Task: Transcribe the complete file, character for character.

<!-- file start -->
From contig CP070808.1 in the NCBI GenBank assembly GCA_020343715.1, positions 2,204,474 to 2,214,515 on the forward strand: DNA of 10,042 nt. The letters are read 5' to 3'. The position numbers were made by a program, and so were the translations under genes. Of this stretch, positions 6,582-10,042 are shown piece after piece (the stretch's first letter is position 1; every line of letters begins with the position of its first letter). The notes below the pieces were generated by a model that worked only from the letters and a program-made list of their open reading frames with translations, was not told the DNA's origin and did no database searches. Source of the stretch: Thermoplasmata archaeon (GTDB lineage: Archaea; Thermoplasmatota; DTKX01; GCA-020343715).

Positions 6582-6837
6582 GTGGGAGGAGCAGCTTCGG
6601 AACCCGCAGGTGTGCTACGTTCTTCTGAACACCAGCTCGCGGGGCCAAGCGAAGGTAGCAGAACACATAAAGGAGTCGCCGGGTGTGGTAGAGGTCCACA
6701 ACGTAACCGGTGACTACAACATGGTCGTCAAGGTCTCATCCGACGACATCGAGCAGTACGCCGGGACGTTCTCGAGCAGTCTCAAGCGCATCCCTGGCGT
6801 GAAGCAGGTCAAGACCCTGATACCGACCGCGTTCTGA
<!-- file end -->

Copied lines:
From contig CP070808.1 in the NCBI GenBank assembly GCA_020343715.1, positions 2,204,474 to 2,214,515 on the forward strand: DNA of 10,042 nt. The letters are read 5' to 3'. The position numbers were made by a program, and so were the translations under genes. Of this stretch, positions 6,582-10,042 are shown piece after piece (the stretch's first letter is position 1; every line of letters begins with the position of its first letter). The notes below the pieces were generated by a model that worked only from the letters and a program-made list of their open reading frames with translations, was not told the DNA's origin and did no database searches. Source of the stretch: Thermoplasmata archaeon (GTDB lineage: Archaea; Thermoplasmatota; DTKX01; GCA-020343715).

Positions 6582-6837
6582 GTGGGAGGAGCAGCTTCGG
6601 AACCCGCAGGTGTGCTACGTTCTTCTGAACACCAGCTCGCGGGGCCAAGCGAAGGTAGCAGAACACATAAAGGAGTCGCCGGGTGTGGTAGAGGTCCACA
6701 ACGTAACCGGTGACTACAACATGGTCGTCAAGGTCTCATCCGACGACATCGAGCAGTACGCCGGGACGTTCTCGAGCAGTCTCAAGCGCATCCCTGGCGT
6801 GAAGCAGGTCAAGACCCTGATACCGACCGCGTTCTGA